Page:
Reference is now made to the following descriptions taken in conjunction with the accompanying drawings, in which:
Disclosed herein is an analyzer and methods for analyzing noise sensitivity in memory storage devices. The analyzer searches for all nodes in storage element designs, injects a large charge of current (representing noise) on each of the identified nodes and determines if each of the nodes is sensitive to the injected charge (i.e. if it disturbs a value stored therein). The value of the large test current needs to be more than sufficient to reasonably disturb the logic state of the storage element (i.e., change the logic state) if the node has noise sensitivity. Initially, the value of the large current may be defined as several orders of magnitude beyond the critical charges of the nodes.
A “critical charge” is a charge resulting from a strike (i.e., noise) that is barely sufficient to cause a memory storage device to have an SBU. When a charged particle strikes the drain of an undriven transistor, the charge that results from the strike is transferred onto the node in the circuit and can cause the voltage to droop from a nominal positive supply voltage (or rise from a nominal negative supply voltage). The amount of voltage change is dependant on the stored charge already on the node, as well as the capacitance of the node and the resistance of the driver actively driving the node. If the voltage change is enough to propagate through the memory storage device and change the circuit logic state thereof, an SBU is created.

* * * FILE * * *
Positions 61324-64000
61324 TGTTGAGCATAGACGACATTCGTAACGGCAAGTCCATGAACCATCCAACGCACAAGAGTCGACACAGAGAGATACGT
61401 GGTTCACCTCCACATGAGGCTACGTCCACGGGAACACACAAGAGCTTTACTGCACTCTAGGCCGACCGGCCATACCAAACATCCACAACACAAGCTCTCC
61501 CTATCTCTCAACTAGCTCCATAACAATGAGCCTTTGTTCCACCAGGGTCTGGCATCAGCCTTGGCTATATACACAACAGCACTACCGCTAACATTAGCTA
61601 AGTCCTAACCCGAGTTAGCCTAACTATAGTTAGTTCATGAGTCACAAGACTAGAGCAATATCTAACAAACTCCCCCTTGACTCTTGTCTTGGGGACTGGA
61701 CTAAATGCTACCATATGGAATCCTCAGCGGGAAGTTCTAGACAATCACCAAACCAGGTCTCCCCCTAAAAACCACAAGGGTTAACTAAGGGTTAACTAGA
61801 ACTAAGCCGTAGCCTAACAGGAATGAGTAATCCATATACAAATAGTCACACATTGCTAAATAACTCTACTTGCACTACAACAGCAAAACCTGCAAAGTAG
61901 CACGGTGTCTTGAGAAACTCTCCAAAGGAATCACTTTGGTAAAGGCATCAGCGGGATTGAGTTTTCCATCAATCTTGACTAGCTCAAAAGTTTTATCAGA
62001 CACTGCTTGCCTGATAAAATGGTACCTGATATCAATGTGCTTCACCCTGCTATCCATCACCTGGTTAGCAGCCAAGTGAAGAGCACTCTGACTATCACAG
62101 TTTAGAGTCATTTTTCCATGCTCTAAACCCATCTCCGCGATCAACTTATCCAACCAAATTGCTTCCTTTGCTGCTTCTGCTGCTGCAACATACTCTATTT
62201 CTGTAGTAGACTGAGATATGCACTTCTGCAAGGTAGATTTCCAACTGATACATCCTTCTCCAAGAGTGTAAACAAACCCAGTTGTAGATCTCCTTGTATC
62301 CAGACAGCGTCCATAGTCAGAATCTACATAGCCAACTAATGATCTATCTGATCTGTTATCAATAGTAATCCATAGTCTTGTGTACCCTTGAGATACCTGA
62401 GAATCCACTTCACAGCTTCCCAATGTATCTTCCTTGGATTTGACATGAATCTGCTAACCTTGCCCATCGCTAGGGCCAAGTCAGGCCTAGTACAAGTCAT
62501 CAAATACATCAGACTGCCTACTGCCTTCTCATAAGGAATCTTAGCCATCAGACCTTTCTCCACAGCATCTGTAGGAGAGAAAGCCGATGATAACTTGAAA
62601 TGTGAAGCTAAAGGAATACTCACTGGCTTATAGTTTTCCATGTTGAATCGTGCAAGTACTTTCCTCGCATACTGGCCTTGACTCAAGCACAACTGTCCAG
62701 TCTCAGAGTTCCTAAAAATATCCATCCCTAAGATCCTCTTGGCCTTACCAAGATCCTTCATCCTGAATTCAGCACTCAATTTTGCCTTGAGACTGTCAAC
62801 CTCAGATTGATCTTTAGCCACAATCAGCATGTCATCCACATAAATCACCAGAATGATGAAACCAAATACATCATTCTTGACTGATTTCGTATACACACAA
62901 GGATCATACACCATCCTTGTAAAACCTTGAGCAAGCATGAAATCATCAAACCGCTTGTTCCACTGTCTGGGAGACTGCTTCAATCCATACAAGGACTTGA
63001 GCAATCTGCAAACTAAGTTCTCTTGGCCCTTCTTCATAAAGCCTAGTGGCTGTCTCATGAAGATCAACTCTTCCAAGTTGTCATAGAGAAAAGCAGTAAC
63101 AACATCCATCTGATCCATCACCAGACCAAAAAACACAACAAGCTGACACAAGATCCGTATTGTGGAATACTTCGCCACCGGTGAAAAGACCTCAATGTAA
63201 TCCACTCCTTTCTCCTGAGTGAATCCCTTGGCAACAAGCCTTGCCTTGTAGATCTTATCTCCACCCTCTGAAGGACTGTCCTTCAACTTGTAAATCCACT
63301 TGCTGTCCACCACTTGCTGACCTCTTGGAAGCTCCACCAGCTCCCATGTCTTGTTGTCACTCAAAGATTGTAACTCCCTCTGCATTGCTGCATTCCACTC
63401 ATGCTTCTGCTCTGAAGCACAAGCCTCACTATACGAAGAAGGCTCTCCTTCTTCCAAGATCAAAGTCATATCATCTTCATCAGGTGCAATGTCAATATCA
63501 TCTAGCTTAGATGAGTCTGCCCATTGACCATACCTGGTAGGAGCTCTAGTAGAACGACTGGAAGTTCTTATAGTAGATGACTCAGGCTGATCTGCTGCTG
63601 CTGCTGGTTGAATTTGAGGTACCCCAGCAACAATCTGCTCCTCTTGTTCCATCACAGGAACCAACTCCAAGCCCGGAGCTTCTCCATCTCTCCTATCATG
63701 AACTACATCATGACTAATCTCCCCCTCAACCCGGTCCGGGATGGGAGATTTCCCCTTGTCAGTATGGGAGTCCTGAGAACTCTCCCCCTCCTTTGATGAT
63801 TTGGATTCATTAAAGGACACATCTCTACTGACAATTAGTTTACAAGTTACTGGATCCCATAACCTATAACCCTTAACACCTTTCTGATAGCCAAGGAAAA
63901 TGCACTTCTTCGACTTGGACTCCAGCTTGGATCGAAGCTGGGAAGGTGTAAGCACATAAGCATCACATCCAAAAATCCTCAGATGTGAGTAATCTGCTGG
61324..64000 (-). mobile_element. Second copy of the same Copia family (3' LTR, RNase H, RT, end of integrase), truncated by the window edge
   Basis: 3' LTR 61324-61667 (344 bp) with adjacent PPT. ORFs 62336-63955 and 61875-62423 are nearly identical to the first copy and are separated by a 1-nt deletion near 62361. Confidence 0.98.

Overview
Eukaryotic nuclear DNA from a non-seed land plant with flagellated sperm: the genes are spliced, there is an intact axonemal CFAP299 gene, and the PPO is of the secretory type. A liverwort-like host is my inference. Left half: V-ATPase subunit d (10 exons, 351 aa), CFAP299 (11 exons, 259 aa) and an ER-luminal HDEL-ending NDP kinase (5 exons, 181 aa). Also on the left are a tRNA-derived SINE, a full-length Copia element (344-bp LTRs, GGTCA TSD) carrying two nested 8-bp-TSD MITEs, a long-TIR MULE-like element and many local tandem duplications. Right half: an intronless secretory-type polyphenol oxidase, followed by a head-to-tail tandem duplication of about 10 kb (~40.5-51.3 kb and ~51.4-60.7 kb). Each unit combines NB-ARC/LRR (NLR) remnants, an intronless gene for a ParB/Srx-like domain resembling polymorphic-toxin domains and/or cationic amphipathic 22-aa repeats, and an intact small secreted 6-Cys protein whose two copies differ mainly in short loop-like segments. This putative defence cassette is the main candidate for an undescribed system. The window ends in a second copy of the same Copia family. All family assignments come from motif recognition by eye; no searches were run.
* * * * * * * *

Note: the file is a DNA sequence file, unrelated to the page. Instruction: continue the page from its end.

Applying a large test current to each of the nodes can eliminate the analysis errors involved with manual analysis of new architectures for memory storage devices. To provide a complete search for sensitive nodes, the search is performed on all possible circuit states of memory storage devices including cell storage elements and memory elements. For cell storage elements, the possible circuit states include both clock states and both logic states. For memory elements, the possible circuit states include the status of the write and read word lines along with the logic states.
The circuit reservoir 110 is configured to receive and store a model of an IC (i.e., a circuit model) having at least one memory storage device to be analyzed. A memory storage device may only include a standard cell storage element, such as, a latch or D flip-flop. Additionally, a memory storage device may be a memory element having associated write and read lines, such as a SRAM.
The circuit reservoir 110 may receive a circuit model via the direction of a user employing a user interface including a keyboard, a pointing device, a monitor, etc. Additionally, the circuit reservoir 110 may be coupled to a library of logic elements that can be provided to the circuit reservoir 110 to be used as the circuit models. In some embodiments, the circuit reservoir 110 may include a library of logic elements to be used as circuit models.